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The latest flagship Olympus PEN E-P5 has all the goodies you would expect in a premium Micro Four Thirds camera. But it also has some cool new features. Here are my favorites.

Olympus Pen E-5

Built-in WiFi that connects to the excellent Olympus I. O. Share app. WiFi is good, we see that more and more these days. But pairing it with an excellent mobile app is even better.

QR Code Connection - Take a shot of the QR code on the camera's LCD monitor with your smartphone and your camera and smartphone are sync'd instantly using the OI.Share's private connection.

Interval Shooting with Time Lapse Video - Interval shooting allows 1-99 shots, from 1 second to 24-hour time interval to record a series of pictures. The E-P5 can also convert a series of pictures taken using interval shooting into a time-lapse movie (Max 10 seconds movie at 99 shots).

Focus Peaking that makes manual focusing much easier. And with so many lens adapters available for Micro Four Thirds, you can put just about any type of glass on the E-P5.

Live Bulb with Histogram that allows you to see the progression of exposure with the live histogram shows you how exposure is distributed across all points of the image.

The Olympus PEN E-P5 is available for $999 body alone, or in a kit with the 17mm f/1.8 prime and VF-4 electronic viewfinder for $1,499 (that's the one to get!).

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Take a look at the Olympus Micro Four Thirds Gear Guide for an overview of cameras, lenses, and accessories.

Creating a portfolio on your iPad says that you have reached a certain point in your photography. It makes the statement, "Not only do I know how to make a photograph, I know how to present it as well."

Here are five tips from my latest book, iPad for Digital Photographers that will help you build your mobile portfolio.

iPad Portfolio

  • Don't add too many images. Limit your portfolio to 12-28 photographs.
  • When in doubt, leave it out. If you're debating whether or not to include a certain photo, you probably shouldn't.
  • When sharing your portfolio, avoid pointing out aspects of an image you don't like. Once you point out a "flaw," that's all the viewer will see.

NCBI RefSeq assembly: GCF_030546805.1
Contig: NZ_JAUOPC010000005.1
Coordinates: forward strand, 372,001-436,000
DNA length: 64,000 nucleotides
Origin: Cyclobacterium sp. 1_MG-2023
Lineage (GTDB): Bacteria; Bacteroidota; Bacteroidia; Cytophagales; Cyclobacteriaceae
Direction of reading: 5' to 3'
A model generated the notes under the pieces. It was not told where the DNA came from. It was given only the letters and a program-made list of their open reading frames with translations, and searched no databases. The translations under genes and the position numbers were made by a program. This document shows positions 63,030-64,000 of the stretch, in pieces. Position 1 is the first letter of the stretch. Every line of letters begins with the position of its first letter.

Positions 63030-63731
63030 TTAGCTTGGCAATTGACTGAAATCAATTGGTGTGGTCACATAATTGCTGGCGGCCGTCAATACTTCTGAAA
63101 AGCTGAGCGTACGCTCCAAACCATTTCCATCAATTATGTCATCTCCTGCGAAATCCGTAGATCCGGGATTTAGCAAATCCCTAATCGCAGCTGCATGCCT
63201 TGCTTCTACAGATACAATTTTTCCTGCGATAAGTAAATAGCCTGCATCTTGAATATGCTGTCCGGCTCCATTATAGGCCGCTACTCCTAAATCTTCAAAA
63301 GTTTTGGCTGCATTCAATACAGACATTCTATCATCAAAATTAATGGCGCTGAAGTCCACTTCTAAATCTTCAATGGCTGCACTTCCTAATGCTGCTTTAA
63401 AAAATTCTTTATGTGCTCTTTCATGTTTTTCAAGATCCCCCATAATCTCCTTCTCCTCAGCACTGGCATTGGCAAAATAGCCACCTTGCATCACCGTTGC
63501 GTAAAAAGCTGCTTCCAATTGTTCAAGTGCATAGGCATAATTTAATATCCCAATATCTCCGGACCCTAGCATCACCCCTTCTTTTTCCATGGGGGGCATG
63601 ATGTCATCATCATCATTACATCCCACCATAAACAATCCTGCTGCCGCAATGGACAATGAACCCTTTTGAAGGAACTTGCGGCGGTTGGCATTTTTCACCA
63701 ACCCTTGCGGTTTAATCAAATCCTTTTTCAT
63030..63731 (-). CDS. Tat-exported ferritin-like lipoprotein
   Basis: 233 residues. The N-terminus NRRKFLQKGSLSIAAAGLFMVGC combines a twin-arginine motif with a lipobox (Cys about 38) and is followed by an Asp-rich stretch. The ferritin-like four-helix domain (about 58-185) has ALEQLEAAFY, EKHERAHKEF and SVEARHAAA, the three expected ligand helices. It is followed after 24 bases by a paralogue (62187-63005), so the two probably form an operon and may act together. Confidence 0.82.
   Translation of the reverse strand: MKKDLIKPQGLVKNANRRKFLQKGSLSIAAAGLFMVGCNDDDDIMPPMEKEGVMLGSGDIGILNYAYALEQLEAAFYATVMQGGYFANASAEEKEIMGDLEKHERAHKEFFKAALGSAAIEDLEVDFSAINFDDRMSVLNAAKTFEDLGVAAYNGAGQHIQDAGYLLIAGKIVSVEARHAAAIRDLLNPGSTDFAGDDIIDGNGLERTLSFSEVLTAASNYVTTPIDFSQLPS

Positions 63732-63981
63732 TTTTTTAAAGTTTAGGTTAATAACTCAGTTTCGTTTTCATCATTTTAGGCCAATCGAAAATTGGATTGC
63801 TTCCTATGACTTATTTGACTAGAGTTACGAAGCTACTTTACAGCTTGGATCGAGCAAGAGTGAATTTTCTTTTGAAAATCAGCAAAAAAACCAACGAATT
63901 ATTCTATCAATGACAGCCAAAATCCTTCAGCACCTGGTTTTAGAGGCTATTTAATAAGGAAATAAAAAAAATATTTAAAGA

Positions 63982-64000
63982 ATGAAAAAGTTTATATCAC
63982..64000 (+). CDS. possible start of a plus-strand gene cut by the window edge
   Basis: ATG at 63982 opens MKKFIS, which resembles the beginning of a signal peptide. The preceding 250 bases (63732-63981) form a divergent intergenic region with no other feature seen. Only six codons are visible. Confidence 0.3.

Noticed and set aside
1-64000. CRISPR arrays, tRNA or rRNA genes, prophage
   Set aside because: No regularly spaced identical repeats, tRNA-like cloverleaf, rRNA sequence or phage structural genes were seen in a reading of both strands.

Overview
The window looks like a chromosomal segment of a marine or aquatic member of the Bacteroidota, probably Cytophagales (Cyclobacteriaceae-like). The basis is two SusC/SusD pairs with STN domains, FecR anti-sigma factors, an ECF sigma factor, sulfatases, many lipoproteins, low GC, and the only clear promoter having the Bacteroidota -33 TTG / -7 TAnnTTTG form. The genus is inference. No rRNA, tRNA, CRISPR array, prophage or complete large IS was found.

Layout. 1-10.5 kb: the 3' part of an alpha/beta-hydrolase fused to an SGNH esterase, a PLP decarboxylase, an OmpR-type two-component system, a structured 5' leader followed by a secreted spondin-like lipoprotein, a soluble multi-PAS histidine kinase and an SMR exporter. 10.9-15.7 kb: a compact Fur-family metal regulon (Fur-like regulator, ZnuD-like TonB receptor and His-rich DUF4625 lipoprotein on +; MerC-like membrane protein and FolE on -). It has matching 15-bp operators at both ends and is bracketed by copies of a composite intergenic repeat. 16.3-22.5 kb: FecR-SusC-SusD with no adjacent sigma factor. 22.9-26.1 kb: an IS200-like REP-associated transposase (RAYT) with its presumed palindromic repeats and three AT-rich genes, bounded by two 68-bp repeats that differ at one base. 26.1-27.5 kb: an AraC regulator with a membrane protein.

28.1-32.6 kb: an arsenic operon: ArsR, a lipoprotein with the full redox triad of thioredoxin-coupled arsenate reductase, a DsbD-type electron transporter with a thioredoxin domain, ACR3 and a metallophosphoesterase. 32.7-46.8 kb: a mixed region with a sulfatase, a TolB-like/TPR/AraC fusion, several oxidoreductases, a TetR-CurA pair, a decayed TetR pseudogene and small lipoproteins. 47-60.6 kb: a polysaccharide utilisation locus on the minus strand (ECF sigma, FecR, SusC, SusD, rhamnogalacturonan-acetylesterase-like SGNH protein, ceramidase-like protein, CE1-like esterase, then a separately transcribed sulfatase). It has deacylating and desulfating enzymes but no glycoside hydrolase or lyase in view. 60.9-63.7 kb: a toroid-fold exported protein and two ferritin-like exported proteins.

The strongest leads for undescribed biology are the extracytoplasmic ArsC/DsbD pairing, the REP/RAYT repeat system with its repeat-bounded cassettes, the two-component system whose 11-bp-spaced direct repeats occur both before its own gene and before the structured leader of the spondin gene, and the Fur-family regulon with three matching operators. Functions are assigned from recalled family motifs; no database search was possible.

• Hand the iPad to the viewer and let them navigate. This allows them to enjoy your work at their own pace.
  • Listen to what viewers say. Comments about your photos are gifts. Accept them with an open mind.

Assemble your portfolio now and have it ready to go. Nothing kills the moment like fishing around for shots on a mobile device.

There's plenty more about this topic in Chapter 6 of iPad for Digital Photographers, titled, Presenting Your Mobile Portfolio.

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adobe_creative_cloud.jpg

Adobe's announcement that it will cease perpetual license sales of Photoshop and move to a subscription only offering for the application will force many photographers to look elsewhere. Shooters who haven't already moved their workflow to Lightroom or Aperture will be revisiting these applications to handle their everyday post production tasks.

And to be honest, I think that's the way it should go anyway.

Except for those times you need to composite an image, Lightroom and Aperture are better suited for general photography workflow. Both applications provide organization, nondestructive editing, and output of Raw and Jpeg files. They use the natural language of photographers and are much easier to learn than Photoshop. And both are a better value.

Many of us will miss Adobe Camera Raw, however. Its evolution will now move to the Cloud alongside its older brother, Photoshop. But for the moment, Lightroom remains both a standalone product that doesn't require a subscription, and is available in the Cloud. If Adobe is smart, it will maintain that dual citizenship.

Meanwhile Aperture continues its leisurely stroll with timely Raw updates, but sporadic feature enhancements. For $79, Aperture is certainly the best value in the bunch. And for the majority of enthusiast photographers, and many pros, it has everything they need for the bulk of their work. Aperture may receive additional attention as a result of this move by Adobe.

As for me, I will, as needed, roundtrip to Photoshop CS6 when I require one of its unique features that isn't available in Aperture or Lightroom. But I won't be subscribing to Creative Cloud. It's just not a good match for this photographer.

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This week on The Digital Story: Photography Mashup, "Tools or Toys," joined by the hosts from Improve Photography and the Digital Photo Experience.

This week I lead the conversation with Jim and Dustin from Improve Photography and Rick and Juan from Digital Photo Experience for a podcast mashup where we tackle the burning question: Are these tools or toys that we desire?

Listen to the Podcast